Bison and stag standoff among these amazing wildlife photography awards

A tense standoff between a bison and a stag in a snowy Romanian forest was among the amazing pictures shortlisted for an international photo prize.

Judges of the Wild World picture competition, run by the Society of International Nature and Wildlife Photographers, had to sift through hundreds of entries from all over the world.

Snapper Diana Buzoianu, a Romanian living in London, took the picture of the snowy standoff during a visit to Buzau forest in her homeland.

Diana, 43, said: “I was thrilled to be able to see these majestic animals whilst travelling in Romania.

“With a well-equipped car for extreme weather conditions we decided to sleep in the wilderness and in doing so to see the unprecedented beauty of some of my motherland.

“After a cold night at -11 degrees our morning was blessed with a fresh snowfall: a perfect weather for photography.

“The bison was trying to get food off the deer.

“Although just a little banter, the expression and the intensity of their gazes at each other was something worth watching.

“It looked like a male training or a bit of show off in front of their females.”

Buzau forest holds 23 bison in a special reserve set up ten years ago with Romania housing three others.

But that picture was only the runner-up, with the winner taken by Des Glynn, of Claregalway, Ireland, proving you don’t have to travel far to capture nature.

Des, 53 who works as a lab assistant took the winning shot of finches fighting in his garden.

He said: “This Image was taken in my back garden where I have set up some bird feeders which allows me to get great shots of these beautiful little birds.

“Greenfinches did not like any other birds getting in the way to getting a peanut and would fight them off.

“This gave me the opportunity to capture this image of the fighting finches.”

Phil Jones, the Society’s CEO said: “Des’ image perfectly captures the theme of the competition.

“The image has great composition and is superbly sharp for such a dramatic moment.”

In third place was an osprey with its kill, taken in the wetland of Purbasthali in West Bengal, India, by Pranab Basak.

Pranab, a 47 year old amateur photographer, said: “The Osprey is a very clever and fast hunter of fish.

“After catching the fish , they tear off the head and fly to a safe area to feed.”

Staying in west Bengal, this eye-raising picture of a Red Ghost Crab was taken on Tajpur beach in West Bengal by Achintya Adhikari from Kolkata.

To get the highly commended shot, Achintya, 31, had to lie in the wet sand for two hours and balance the camera on his hat to keep it dry.

He said: “I always love to take a ground level shot of this beauty, but you know getting a ground level shot is not at all easy for this crab.

“Any vibration in terms of walking or roaming around can cause this crab to run inside its den.

“I had to lay down from 4:30am to 6:30am to get this shot.

“For this two hours, I was lying down on the seashore with full wet dress and had to place the camera just on a hat so hat it wouldn’t get wet.”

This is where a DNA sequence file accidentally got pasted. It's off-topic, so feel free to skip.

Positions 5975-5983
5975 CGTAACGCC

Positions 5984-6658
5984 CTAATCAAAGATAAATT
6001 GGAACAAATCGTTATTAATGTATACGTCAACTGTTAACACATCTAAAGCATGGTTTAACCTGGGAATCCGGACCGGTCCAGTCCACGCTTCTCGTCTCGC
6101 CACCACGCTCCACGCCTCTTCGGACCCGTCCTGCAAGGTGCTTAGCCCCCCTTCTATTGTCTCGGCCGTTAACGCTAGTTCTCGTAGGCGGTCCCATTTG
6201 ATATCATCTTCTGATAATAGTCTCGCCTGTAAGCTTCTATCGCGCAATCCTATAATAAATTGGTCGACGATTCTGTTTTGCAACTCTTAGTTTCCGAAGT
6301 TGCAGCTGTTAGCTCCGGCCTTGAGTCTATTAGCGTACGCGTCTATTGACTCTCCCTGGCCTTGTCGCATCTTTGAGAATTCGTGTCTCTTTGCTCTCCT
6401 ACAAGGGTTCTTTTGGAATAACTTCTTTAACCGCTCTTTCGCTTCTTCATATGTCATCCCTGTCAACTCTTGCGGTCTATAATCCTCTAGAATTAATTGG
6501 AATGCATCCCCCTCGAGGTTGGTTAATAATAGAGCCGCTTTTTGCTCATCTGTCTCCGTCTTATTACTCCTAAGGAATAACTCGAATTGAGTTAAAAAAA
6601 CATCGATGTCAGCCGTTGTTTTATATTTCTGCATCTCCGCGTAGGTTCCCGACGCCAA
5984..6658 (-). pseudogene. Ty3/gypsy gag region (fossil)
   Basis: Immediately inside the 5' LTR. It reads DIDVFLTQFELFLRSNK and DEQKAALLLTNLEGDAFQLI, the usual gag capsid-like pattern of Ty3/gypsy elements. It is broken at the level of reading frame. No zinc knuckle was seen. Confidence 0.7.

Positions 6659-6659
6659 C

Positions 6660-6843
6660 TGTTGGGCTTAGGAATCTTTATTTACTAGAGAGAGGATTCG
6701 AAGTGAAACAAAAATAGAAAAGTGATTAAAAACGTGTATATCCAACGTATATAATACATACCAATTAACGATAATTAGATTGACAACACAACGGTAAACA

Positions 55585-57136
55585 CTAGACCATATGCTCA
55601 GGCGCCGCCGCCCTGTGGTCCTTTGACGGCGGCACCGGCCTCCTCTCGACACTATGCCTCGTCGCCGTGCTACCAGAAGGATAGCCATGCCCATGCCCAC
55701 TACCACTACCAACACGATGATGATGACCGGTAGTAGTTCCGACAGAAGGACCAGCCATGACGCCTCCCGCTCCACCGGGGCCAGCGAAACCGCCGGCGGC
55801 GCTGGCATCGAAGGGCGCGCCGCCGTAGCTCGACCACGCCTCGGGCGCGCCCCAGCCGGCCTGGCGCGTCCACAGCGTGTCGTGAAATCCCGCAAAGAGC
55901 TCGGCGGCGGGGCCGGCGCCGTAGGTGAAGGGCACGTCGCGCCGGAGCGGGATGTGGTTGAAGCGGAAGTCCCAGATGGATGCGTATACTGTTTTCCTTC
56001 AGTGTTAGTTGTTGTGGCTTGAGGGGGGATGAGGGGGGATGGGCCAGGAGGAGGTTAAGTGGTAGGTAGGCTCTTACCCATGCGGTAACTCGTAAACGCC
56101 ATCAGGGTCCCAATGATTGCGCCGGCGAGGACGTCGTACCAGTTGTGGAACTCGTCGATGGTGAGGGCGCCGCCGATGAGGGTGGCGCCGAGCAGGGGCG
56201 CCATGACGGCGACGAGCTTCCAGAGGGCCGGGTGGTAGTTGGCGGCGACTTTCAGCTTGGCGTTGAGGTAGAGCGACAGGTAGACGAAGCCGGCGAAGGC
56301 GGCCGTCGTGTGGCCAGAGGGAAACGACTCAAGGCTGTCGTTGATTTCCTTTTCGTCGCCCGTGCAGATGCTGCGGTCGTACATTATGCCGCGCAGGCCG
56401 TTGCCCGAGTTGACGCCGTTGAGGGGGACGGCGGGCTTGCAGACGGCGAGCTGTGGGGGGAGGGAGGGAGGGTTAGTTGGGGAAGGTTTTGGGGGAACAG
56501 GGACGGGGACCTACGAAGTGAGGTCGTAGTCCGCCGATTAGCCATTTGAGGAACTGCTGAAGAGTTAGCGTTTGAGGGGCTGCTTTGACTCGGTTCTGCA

And this exotic-looking shot of an Amazon Milk Frog, which was also highly commended, was actually taken in the photographer’s home in Newcastle Upon Tyne.

Snapper Angi Wallace suffers from chronic fatigue syndrome.

Angie, 50, said: “This image was actually taken in my home. Due to chronic illness I cannot get out to photograph wildlife as much as some photographers.

“I have kept frogs as pets for almost 20 years, so I create different set ups to photograph them in – some naturalistic and some not.

“This one was a whole lot harder than it might appear, trying to get the leaf rolled up as required with the lines and composition as I wanted it and getting it to stay in place whilst waiting for a frog to decide to turn the right direction.

“I also had to back light the leaf so that it appears as if sun is shining through it and lighting from the front too. With such a tiny scale it can be tricky and fiddly, then its just pure luck if the frog sits within it in an appealing way.”

Another highly commended shot was this portrait of an egret feeding in Florida, by Brit Ann Aveyard from Hampshire.

The professional wedding photographer said: “It was taken on a beach called Estero on the Gulf coast. It is a great egret, taken early morning, the sky was overcast hence the soft light.

“I was watching the egret looking for fish and I wanted to capture the elegance of the bird. I loved the reflection and the elegant simplicity of the shot.”

This dramatic snap of a bear shaking itself dry was taken in Finland near the Russian border by Norwegian Bjørn Stuedal who lives near Oslo.

The 52 year old, in marketing and PR, said: “The image was taken from a small photo hide seconds after the bear got out of the water after a swim in a pond.

“It was in September, late in the evening, just after sunset with very little light. I stayed in a small hide, dubbed the suicide hide by locals as it was made of thin plywood, from early evening until the next day.

“There were a total of five bears in the marsh around me all night, and also a pack of wolves near by.

“During the night, I could hear the bears stamping around me, at times as close as two to four metres, and also the wolves cry in the night. It was a fantastic experience.”

Slightly smaller but no less dramatic was this kingfisher with its catch, photographed by Mark Ellis from Aylsham in Norfolk.

And also highly commended was this adorable shot of a harvest mouse as it crawled over a thistle flower.

Snapper Mark Slater who works for the Conservation Volunteers is based at Potteric Carr nature reserve in Doncaster.

He said: “The image was taken as part of a wider project on Harvest Mice. Due to loss of habitat they are becoming increasingly rare, as most of our natural species sadly are.”

By Ben Gelblum and Jim Leffman

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